Houston Ballet: Madame Butterfly, Red Earth  – review

Houston Ballet: Madame Butterfly, Red Earth – review

Houston Ballet was in top form with two early works by Australian wonder and Artistic Director Stanton Welch. Madame Butterfly (1995), a stunning achievement for any age choreographer, was Welch’s first story ballet and created at the tender age of 24 for the Australian Ballet. The story flows off the body as beautifully as it does off the tongue. Puccini would be pleased at how at delicately Welch honors this archetypal tragedy of love and betrayal. Welch’s Butterfly clearly demonstrates there is hope for the modern story ballet.

Barbara Bears imbues Cio-Cio San with an understated elegance letting a quiet dignity shine through, which proves especially effective in the final gut wrenching scenes. Simon Ball is positively dreamy as Lieutenant Pinkerton, the man that loves too many women in two many countries. Looking completely at home in the role of the dashing cad, Ball’s crisp and clear style is convincing through and through. Jessica Collado as Suzuki dances with heart, soul, and punch when necessary. Shingo Yoshimoto delivers a pointed and powerhouse performance as the evil Goro.

Amy Fote is all unbridled innocence in her portrayal of the doomed Geisha. Diving head first into the role, she’s breathtaking in the wedding pas de deux. Fote continually defies the laws of physics as she lingers an extra second in the airspace. Houston Ballet’s newest principal, Ian Casady, brings a naturalness, confidence, and a steamy chemistry with Fote to his Pinkerton. He adeptly captures the ambivalence and complexity embedded in the role. Tyann Clement renders her Suzuki with a distinct level-headedness and superb acting.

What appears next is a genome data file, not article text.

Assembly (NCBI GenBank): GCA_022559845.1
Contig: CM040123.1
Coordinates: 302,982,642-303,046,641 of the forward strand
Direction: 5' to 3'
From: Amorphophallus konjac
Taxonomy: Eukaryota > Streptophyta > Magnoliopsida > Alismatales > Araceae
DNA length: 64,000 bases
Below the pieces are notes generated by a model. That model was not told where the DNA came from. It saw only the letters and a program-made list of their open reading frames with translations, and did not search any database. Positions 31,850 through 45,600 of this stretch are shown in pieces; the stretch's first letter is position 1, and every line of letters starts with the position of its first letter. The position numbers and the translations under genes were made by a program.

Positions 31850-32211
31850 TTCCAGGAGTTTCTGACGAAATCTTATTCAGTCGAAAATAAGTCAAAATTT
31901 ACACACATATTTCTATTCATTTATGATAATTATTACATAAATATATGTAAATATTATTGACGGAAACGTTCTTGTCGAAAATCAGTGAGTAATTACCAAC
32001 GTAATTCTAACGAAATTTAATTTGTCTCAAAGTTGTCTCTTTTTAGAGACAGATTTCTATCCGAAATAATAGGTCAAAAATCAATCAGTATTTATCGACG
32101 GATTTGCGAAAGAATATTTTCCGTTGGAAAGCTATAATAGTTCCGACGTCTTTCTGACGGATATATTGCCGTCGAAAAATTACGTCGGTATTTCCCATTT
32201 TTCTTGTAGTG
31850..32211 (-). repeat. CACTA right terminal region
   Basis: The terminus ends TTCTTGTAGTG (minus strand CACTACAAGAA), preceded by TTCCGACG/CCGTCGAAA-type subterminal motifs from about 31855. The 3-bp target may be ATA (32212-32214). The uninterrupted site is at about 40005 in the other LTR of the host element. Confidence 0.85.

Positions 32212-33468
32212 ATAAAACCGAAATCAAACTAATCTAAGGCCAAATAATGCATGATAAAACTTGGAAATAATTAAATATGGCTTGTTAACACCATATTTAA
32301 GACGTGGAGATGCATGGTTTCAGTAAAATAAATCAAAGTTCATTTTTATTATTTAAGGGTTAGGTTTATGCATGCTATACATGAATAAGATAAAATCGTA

Red Earth (1996), Welch’s tribute to his homeland, chronicles the difficult lives of Australian’s early settlers on a harsh land. Mind- boggling partnering and earthy gestures characterizes Welch’s effective choreography. The covered-in-dirt dancers grunt and groan as they grapple with a rigid and barren land. Welch dwells in primal movements of digging dirt and hardship in this finely crafted ballet. Collado’s brilliant performance as the central figure stands out as she leads the group though the trials of adaptation. Towards the end we see a resolve as if she takes the spirit of the land into her own body. (What a night for this young dancer.) The dancers end in unison, arms raised as if in surrender. In the last glow of light we see them crouch, bowing down in reference to the land they now call home.

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Mr. Simpson has a BA in Journalism from the University of Southern California and worked as an advertising writer in Los Angeles before moving to New York to pursue a different passion: dance. He danced professionally in New York and Boston before founding a community-based modern dance company, Small City Dance Project, in Newburyport, MA. His fiction has appeared in literary journals and anthologies. He was a teaching fellow at Smith College, where he received his MFA in choreography. While living in the Bay Area for 15 years, he wrote about dance for the San Francisco Chronicle and other periodicals. In 2005, he was a NEA Fellow at the Dance Critics Institute, American Dance Festival. For culturevulture.net, he reviews dance, theatre and film. He moved to Santa Fe in October, 2008. He writes for "Pasatiempo," the Arts magazine of the "Santa Fe New Mexican."